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The Living Street
Recommended by Greg Joseph, bassist in The Clarks
Pittsburgh City Paper | June 19th, 2019
“The Living Street are the hardest working musicians in Pittsburgh. These guys are doing the hard work to market, promote, and tour. They have a great new album coming out; it’s produced by one of Pittsburgh’s best producers, Jake Hanner. Why haven’t you seen them locally? They are always on the road looking at the big picture.”
The Living Street Releases Their Calming Track
"This Time Around"
Buzz Music – Los Angeles, CA | March 16th, 2019
The Living Street is an indie-folk duo from Pittsburgh, Pennsylvania. They formed in July of 2017, and the duo consists of guitarist/vocalist Nick Guckert and bassist/vocalist Edward J. Angelo. Both Guckert and Angelo grew up in a small town outside of Pittsburgh less than a mile away. They both have been passionate about music from an early age, but they didn’t cross paths until they met in school sports. Guckert and Angelo share a collaborative bond that they have been fostering for many years through various bands and projects in high school. After a decade of writing on and off, they decided to bring their music back to basics as a simple and honest acoustic duo. Their first album, “The Living Street”, was released in January 2018, and they subsequently played 60 shows on an east coast tour spanning 10,000 miles. The Living Street continues to tour the U.S.A. while working on a follow-up to their debut release. View full article.
Scene Unheard Ep. 9
The Living Street
They are Nick Guckert and Edward Angelo, the indie pop/folk duo who grew up together in Burrell, PA. From being friendly competitors to leaving other bands to form one of their own...they are The Living Street. We discuss how they started and where they're going, their one giant leap for bandkind.
Katie Oltmanns – iHeartRadio | October 15th, 2018
The Local 913
The Living Street are made up of two very long time friends from Lower Burrell, PA, where they found a supportive music scene. “There was a music scene. It was actually Natrona Heights, a place called Roundhouse, Roundhouse Pizza. Lots of local bands played there. We had to work our way in because I didn’t know anyone that played in the music scene.
Finally I made friends with a kid that played there and he got us a show there. The rest, as they say, is history on that.” That’s Nick Guckert of The Living Street, who along with his bandmate Edward Angelo, take influence from folk, rock and pop music. Guckert cites the band Fun. as an act that expanded his musical possibilities.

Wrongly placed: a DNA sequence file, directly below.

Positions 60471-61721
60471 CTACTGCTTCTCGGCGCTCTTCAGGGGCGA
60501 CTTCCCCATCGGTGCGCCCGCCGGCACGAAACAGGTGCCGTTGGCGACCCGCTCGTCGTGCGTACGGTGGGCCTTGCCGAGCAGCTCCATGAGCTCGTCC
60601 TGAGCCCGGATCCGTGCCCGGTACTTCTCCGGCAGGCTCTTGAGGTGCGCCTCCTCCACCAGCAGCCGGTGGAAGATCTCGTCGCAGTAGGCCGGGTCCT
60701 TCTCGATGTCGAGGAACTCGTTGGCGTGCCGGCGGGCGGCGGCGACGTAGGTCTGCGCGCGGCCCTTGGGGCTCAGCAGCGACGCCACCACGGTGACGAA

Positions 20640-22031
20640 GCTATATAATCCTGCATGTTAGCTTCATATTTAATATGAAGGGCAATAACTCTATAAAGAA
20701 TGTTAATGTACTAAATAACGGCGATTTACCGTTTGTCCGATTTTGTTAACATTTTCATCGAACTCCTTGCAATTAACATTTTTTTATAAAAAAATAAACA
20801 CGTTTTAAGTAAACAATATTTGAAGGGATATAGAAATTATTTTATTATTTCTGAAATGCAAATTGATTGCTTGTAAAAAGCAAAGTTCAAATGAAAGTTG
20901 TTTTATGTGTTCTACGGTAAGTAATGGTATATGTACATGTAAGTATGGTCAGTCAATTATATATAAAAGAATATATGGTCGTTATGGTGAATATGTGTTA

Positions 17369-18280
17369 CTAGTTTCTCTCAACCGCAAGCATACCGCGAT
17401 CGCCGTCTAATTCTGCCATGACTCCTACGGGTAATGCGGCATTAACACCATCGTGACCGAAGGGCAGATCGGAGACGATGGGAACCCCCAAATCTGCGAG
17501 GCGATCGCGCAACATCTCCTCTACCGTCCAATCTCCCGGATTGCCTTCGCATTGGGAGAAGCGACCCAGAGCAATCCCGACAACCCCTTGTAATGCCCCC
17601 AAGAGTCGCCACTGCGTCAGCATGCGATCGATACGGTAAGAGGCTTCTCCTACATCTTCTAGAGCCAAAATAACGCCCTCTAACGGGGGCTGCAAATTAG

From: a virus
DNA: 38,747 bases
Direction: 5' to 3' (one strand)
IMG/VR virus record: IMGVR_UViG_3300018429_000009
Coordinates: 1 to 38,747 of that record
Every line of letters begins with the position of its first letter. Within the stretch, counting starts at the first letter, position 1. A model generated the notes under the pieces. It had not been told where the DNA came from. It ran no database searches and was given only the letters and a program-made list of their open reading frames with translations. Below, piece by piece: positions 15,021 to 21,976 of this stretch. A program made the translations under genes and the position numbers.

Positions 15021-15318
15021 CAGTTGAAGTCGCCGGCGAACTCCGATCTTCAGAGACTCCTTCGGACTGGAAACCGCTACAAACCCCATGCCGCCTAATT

“I remember thinking that this was really cool, new indie music. I really thought it was an interesting take on music that I hadn’t heard yet. That started my whole fascination with indie music and looking up these bands. I didn’t realize that you could look up music that wasn’t on the radio- there’s all these other bands! It kind of opened up this whole world.” Play full interview.
Cindy Howes – WYEP | August 27th, 2018
Meg Fair – Pittsburgh City Paper | January 4th, 2018
On its self-titled debut, The Living Street presents nine sugary indie-pop songs ready to wiggle their way into your ear and refuse to exit. The pop duo, composed of Nick Guckert and Edward J. Angelo, plays with lyrical tone, from the bittersweet ballad “Not Waiting” to the bouncy, but lovesick, opener “Dying to See You Smile.” Whether a song is about falling in love or out of it, the sound remains poppy and upbeat, with one exception: the belted ballad, “This Time Around.”
For fans of the pair’s earlier work, there is a slightly different version of “Some Days,” which was released in 2013 with their former band The Artless. But the version here is better situated alongside the quick poppy bites that make up The Living Street. Some of the most interesting songs on this record are those that lean more into the alt-radio pop vibe, like the album closer, “They Don’t Know Anything,” and the re-imagined “Some Days.” The Living Street is a strong debut for the duo, an album on which they’ve crafted some earworms with tremendous potential.